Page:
"He's doing wonderfully," Kathy said.

Every summer, the Petersons attend Haiti Camp for adopted children from that country. People come from all over the country, she said.

The Petersons encourage Kaitlyn and Jacob to consider their birth parents and fully expect them to meet again some day.

"It'd be cool to meet them," Kathy said.

Has there been peace among the siblings? Absolutely, Kathy said.

"I can honestly say that there never, ever has been a problem," she said. Although there are occasional normal family disputes, all of the children have a special closeness.

The couple has encountered some racism at times, she said.

"I can deal with outward racism," she said. The people who bother her are whose who pretend not to be racist, when they really are, she said.

It seemed like the right thing to do

Four years ago, Christmas Day, Tom and Sandra Peterson brought home their new baby boy from Russia.

At the time their new son, Stas, was almost three years old.

The Petersons had to travel to Russia, and spend three weeks there, north of Moscow - answering questions in front of a Russian judge - before Stas was released.

The couple had to show photographs of their house to demonstrate their ability to provide for Stas, and even show the judge their plane tickets home to prove they could afford the trip, Sandra said.

An interpreter stood by to help the couple communicate.

After the proceedings, the judge went out to dinner with them, Sandra said.

Every day, the couple visited the orphanage to see the little boy.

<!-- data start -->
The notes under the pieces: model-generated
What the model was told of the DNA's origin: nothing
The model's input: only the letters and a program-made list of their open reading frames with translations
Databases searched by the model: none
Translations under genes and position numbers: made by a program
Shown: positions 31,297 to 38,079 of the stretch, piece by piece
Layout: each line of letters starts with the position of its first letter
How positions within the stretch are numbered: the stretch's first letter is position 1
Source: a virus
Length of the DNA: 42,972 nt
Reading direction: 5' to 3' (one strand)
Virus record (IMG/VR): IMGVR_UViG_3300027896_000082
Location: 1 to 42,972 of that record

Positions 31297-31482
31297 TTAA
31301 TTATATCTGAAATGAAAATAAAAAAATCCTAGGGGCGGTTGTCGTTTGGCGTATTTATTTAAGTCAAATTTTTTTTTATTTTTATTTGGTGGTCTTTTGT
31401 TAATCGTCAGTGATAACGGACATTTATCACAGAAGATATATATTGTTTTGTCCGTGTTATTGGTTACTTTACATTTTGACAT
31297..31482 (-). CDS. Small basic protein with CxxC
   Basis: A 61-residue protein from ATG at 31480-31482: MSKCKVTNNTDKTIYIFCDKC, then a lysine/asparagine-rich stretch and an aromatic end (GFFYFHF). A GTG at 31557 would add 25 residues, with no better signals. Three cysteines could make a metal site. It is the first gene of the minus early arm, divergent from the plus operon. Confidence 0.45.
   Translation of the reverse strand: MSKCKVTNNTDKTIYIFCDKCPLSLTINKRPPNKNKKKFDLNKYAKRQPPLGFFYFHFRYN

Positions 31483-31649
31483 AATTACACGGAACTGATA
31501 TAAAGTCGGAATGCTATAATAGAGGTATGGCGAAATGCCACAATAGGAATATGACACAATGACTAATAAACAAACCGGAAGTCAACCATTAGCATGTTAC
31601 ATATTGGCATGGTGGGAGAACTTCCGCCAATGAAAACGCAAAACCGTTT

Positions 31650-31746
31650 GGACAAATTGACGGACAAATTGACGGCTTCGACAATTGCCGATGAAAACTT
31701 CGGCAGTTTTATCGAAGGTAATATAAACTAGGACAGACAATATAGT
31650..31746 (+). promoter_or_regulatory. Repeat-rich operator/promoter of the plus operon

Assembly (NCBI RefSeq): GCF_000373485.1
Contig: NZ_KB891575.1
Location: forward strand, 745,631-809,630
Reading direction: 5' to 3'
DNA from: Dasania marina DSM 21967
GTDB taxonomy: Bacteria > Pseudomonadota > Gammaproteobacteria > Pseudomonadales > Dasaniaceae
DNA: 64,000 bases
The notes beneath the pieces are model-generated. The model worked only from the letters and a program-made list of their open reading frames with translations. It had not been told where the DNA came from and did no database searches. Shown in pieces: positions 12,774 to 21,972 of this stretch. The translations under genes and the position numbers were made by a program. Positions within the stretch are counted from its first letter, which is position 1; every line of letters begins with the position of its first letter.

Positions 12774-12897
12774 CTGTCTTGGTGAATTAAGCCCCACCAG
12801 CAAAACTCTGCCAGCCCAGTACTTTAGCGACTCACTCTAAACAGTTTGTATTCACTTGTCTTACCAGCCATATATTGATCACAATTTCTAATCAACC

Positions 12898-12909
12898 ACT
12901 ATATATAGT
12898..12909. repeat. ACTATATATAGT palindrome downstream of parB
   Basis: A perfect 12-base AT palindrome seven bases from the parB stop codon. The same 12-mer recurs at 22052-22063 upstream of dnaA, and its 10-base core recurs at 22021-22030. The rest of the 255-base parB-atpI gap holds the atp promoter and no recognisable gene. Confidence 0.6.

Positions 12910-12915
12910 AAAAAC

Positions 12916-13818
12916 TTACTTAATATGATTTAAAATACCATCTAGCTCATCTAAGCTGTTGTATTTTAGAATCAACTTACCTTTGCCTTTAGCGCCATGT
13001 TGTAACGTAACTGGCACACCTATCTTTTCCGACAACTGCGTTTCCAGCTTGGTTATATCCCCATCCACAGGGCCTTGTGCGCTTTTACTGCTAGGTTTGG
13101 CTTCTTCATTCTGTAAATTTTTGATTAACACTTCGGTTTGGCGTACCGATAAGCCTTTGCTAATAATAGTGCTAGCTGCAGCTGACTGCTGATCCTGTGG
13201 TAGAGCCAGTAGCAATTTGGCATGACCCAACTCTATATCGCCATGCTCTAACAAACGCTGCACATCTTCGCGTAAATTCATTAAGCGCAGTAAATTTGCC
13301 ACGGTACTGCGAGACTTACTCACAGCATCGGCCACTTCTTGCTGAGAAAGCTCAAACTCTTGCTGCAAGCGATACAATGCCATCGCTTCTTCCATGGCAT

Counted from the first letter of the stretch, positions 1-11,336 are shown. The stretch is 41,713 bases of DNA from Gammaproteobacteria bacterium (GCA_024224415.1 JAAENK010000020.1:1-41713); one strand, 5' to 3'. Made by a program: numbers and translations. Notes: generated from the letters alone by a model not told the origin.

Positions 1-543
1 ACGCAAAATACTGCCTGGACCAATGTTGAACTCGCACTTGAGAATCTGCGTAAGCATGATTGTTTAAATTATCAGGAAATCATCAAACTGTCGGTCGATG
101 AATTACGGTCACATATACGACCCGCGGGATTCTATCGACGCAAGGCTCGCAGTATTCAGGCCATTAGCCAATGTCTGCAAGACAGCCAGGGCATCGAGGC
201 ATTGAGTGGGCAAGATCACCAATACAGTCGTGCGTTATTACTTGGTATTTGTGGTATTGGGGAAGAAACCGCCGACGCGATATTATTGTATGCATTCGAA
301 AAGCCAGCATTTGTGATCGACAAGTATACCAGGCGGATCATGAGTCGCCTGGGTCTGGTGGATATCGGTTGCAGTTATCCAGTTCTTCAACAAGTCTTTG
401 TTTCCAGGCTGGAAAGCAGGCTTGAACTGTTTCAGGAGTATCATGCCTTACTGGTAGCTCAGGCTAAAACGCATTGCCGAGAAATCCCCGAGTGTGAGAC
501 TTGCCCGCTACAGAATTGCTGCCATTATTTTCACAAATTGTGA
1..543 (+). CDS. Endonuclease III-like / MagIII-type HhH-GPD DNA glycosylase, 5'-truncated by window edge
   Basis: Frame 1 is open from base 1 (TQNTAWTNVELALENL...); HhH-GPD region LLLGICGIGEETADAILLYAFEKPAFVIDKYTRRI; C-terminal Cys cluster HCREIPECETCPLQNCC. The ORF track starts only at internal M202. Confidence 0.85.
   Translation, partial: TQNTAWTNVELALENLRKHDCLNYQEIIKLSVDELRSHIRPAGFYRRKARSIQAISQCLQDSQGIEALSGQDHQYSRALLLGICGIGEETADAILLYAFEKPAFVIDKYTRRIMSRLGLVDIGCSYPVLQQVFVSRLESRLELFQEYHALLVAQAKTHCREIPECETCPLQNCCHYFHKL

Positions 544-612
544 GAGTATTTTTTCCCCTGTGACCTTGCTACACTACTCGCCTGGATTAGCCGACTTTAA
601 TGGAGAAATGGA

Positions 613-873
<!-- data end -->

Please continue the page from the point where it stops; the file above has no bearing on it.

The first time they saw him was unforgettable, Sandra said.

"He came running, smiling, up to us for hugs," Sandra said. It was as if Stas knew they were there for him as his new parents, she said.

Stas had been abandoned by his birth parents.

The couple had talked about adopting a few years before that time. "It seemed like the right thing to do," Sandra said.

They witnessed plights of Russian children on the television and decided the time was right.

They used an adoption agency in Minneapolis.

Nowadays, Stas is a class clown who loves to fish with his grandpa.

He's very outgoing, very affectionate," she said. "He loves to make people laugh."

He also loves the violin, which he's played since he was four years old.

The next year, the Peterson decided to adopt again.

This time, it took two trips to the Russian orphanage.

Sandra ended up going alone to pick up their new daughter, Natasha.

"She was beautiful," Sandra said. Natasha has straight blonde hair and bright blue eyes, she said.

However, she was pretty reserved, being old enough at 6 to know when to be frightened, Sandra said.

She didn't know a word of English, Sandra added.

Nowadays, Natasha is a thoughtful fourth grader attending Waverly Elementary.

Natasha loves to shop, go swimming, and play piano.

She's a bookworm, as well, and loves to read. Both of their children know karate.

"She's an all-American," Sandra said.

The Petersons don't expect Stas or Natasha to see their natural parents, in part because the parents' whereabouts are not known and can't be traced, Sandra said.

Sandra strongly recommends adoption for anyone who feels ready for it, but just as strongly cautions prospective parents to find out medical information about the child before hand.

In Russia, there are some children with fetal alcohol syndrome, which is incurable, she said.

"Try to meet the child first and ask questions," especially medical ones, she said.

This can be hard advice to take because parents are on an emotional high when they are getting a child, she said.

For those interested

There are approximately 122,000 children available for adoption out of 550,000 children in the foster care system in the United States.

Those interested in adopting may contact the Minnesota Adoption Resource Network at (612) 861-7115 or contact Julie Pribyl, parent liaison with Minnesota Adoption Support and Preservation at (877) 699-5937.